ROAD bullying has been around since automobiles were invented and roads built to enable people to move around in machines.
But ostensibly, road bullies don’t pick on everyone or even anyone at random. They instinctively pick out and bully the weakest – which is typical pack animal behaviour.
Victims need to learn how to deal with their tormentors. Rather than protection from anyone else, what they need is education to stop being and acting like victims.
According to one study, more than half of all drivers have experienced a surge of road bullying at some point. And a lot of accidents happen each year because of aggressive driving.
Road bullies don’t see the victim as a person. They do what social scientists term as ‘thingify’ the victim – that is viewing their target as a ‘thing’ rather than a person.
According a prominent psychologist, the heavy metal of a car is a safe haven and road ragers don’t think about the consequences or even about other people on the road as real people with real families.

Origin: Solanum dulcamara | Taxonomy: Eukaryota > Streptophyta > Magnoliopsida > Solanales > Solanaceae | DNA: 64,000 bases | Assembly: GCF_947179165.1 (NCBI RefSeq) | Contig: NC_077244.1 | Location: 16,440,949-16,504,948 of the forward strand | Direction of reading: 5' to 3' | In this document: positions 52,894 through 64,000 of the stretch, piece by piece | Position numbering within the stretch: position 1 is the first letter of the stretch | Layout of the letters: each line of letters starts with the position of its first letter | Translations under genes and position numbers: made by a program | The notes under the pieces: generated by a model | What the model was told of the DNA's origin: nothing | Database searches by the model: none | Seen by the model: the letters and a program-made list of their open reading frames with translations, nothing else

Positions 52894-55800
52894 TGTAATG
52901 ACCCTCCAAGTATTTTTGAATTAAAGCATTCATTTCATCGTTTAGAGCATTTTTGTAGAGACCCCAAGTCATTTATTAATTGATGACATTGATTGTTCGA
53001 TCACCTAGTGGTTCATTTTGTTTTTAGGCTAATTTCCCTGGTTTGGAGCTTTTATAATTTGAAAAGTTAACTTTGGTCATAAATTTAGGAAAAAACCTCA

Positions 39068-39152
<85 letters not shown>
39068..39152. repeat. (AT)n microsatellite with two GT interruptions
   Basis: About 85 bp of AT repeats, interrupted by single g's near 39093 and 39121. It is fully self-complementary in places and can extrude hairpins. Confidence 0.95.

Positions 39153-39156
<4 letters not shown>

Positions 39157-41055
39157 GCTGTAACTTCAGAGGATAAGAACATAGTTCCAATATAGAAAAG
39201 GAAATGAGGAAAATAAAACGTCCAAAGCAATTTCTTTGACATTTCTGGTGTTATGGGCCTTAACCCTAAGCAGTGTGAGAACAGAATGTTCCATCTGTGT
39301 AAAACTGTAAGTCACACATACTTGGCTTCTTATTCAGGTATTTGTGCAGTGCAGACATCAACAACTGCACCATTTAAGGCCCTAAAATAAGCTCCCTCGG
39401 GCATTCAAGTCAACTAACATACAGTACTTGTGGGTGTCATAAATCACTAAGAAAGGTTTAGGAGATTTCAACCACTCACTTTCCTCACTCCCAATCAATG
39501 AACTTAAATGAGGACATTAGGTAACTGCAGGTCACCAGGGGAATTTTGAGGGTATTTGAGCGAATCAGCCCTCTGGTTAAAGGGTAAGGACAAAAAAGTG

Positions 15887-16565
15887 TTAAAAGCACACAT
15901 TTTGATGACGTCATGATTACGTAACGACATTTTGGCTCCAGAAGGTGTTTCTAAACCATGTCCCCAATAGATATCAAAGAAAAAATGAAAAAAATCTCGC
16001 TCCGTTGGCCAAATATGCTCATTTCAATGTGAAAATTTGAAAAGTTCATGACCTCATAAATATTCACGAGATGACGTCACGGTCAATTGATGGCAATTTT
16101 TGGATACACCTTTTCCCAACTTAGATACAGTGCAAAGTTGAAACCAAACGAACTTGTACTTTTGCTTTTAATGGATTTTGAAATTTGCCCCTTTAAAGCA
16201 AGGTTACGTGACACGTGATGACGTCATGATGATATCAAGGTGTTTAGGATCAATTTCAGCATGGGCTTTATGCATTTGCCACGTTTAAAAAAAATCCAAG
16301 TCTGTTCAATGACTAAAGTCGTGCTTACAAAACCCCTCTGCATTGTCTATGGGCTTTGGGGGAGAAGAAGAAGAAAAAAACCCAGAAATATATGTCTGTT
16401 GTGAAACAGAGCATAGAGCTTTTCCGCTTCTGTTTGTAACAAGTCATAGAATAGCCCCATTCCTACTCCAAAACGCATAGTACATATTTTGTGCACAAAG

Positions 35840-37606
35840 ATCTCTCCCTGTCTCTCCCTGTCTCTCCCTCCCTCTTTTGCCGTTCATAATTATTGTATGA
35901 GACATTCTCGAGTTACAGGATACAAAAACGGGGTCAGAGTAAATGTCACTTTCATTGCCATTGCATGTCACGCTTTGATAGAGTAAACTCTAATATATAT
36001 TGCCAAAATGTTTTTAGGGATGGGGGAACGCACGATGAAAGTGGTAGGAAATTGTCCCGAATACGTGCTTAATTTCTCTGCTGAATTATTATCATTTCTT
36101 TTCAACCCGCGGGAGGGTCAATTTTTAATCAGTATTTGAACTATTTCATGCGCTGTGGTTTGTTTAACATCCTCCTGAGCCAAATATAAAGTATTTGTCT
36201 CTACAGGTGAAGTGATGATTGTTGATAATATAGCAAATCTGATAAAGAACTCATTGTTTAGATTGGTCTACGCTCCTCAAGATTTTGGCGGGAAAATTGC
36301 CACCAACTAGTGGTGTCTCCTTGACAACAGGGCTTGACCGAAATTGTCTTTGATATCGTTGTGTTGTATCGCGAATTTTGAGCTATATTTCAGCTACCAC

In addition, violent behaviour of road bullies may be due to other factors of his or her life – for instance, stress at home or with a family.
The psychologist says road bullies may also be inflamed by the absent-minded or stupid driving of those talking on cell phones, adding:
“This is quite common since verbal confrontations on the phone can lead to confrontations on the road. It works both ways.”
On the home front, just last year, a motorcyclist was fighting for his life at the Tengku Ampuan Afzan Hospital in Kuantan, Pahang, after one of two men in a car stabbed him in the abdomen for unintentionally grazing their car.
The victim was reportedly heading home when his motorcycle grazed the car at a traffic light junction.
An argument was said to have ensued before the two men in the car drove away. Later, the motorcyclist and the duo met again at another traffic light junction and this time, one of the car occupants reportedly...
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